Provenance Research

Conducting research into the history of works of modern and contemporary art in the Guggenheim collection is an integral part of the work of the Solomon R. Guggenheim Foundation. Since at least the 1970s, Guggenheim Museum collection catalogues have included detailed information on provenance—i.e. the source of an object, or the history of subsequent owners.

In 1998, the American Association of Museums (AAM) and the American Association of Art Museum Directors (AAMD) issued updated guidelines concerning the unlawful appropriation of objects during the Nazi era. The AAM and AAMD have urged that museums strive to identify all objects in their collections created before 1946 that underwent a change of ownership between 1933 and 1945 and that may have been in continental Europe between those dates. They have also recommended that museums make accessible any currently available object and provenance information on those objects.

The Guggenheim Foundation has focused on researching and documenting provenance for the period between 1933–45 for paintings, sculpture, and works on paper in the permanent collection. To date, four phases of the Guggenheim Foundation’s provenance research project have been completed:

  • An initial review of the collection to identify objects with uncertain Nazi-era provenance and to determine whether further research is needed to discover if such objects were unlawfully appropriated.
  • The assessment of individual collections, including but not limited to the Solomon R. Guggenheim Founding Collection, the bequests of Justin K. Thannhauser, Peggy Guggenheim and Hilla Rebay, the Karl Nierendorf Estate purchase, and other acquisitions of so-called "covered objects."
  • The recording and dating of all prior owners for each individual object that is known to have changed hands in continental Europe during the Nazi era.
  • The registering of "covered objects" on the Nazi-Era Provenance Internet Portal.

The collection of the Guggenheim Foundation was formed with objects gifted by Solomon R. Guggenheim, or purchased by the Foundation before his death, between 1937 and 1949. In his efforts to support contemporary artists and the avant-garde, much of the art Mr. Guggenheim collected in the late 1920s through the 1940s was purchased directly from artists through the aid of his art advisor, Hilla Rebay. However, Mr. Guggenheim also acquired various objects from art dealers operating in England, Germany, France, and New York. Mr. Guggenheim’s niece, Peggy Guggenheim, assembled her collection of abstract and surrealist art in London and Paris between 1939 and 1942, often buying directly from artists or established galleries. The Foundation also received significant holdings of prewar art from the German émigré dealers Karl Nierendorf and Justin K. Thannhauser in 1948 and 1978, respectively. Both gallerists were active in Europe in the 1910s–30s.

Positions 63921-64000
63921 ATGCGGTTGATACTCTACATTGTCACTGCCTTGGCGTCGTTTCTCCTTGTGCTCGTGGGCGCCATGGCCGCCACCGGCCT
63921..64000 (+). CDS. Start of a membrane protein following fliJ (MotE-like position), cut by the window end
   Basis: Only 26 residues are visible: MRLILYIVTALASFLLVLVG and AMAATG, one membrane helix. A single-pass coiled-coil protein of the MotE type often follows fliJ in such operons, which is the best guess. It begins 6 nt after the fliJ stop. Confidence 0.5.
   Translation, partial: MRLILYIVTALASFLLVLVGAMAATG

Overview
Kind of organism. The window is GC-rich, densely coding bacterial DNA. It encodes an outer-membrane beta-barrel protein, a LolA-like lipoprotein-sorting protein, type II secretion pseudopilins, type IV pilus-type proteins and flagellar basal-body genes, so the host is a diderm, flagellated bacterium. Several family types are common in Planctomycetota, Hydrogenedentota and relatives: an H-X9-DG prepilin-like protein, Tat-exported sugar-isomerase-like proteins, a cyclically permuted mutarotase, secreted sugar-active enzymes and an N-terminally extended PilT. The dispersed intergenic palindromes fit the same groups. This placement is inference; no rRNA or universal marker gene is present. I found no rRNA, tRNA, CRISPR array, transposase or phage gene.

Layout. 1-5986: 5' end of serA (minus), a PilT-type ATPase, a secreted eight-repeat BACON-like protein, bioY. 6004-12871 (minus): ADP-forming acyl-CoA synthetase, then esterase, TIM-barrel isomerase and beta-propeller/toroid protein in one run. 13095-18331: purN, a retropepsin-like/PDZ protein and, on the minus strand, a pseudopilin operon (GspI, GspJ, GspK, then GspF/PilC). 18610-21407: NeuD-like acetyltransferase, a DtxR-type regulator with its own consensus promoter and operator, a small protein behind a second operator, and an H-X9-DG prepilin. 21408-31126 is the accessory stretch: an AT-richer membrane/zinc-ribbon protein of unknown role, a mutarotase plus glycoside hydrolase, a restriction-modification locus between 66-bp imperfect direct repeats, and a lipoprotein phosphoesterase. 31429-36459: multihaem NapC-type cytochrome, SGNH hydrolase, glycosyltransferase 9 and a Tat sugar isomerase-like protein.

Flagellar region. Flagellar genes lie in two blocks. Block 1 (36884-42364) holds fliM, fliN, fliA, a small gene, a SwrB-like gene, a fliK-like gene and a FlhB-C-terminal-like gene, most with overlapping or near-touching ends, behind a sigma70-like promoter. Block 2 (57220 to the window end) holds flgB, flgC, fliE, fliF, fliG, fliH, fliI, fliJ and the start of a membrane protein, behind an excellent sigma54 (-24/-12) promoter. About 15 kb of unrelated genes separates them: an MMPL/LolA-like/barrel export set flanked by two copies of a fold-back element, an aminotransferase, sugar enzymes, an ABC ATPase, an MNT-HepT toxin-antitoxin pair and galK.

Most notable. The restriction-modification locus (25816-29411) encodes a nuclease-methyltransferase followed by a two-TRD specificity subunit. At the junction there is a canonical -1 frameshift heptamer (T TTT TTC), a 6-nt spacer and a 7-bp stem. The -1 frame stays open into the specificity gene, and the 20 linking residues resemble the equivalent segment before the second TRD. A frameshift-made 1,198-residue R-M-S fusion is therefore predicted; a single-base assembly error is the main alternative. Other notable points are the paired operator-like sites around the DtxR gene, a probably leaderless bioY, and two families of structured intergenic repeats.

Of approximately 1,025 prewar European works in the Guggenheim Collection, the museum’s research staff initially identified approximately 275 works that are known to have, or might reasonably be thought to have, changed hands in continental Europe between 1932 and 1946. The Foundation registered each of these "covered objects" on the Nazi-Era Provenance Internet Portal, which launched in 2003, in addition to linking detailed object reports wherever possible. The Foundation is committed to ongoing collections research and will continue to add "covered objects" to the portal as they become known, as well as to upload reports for Guggenheim objects already posted on the portal.

As more collector and dealer archives, and other critical resources for provenance research, become available, the museum will continue to work toward resolving any issues of undocumented origins pertaining to works in the permanent collection. Any person with information on Guggenheim objects listed on the Nazi-Era Provenance Internet Portal, or with general provenance inquiries regarding objects in the Guggenheim Collection, may contact

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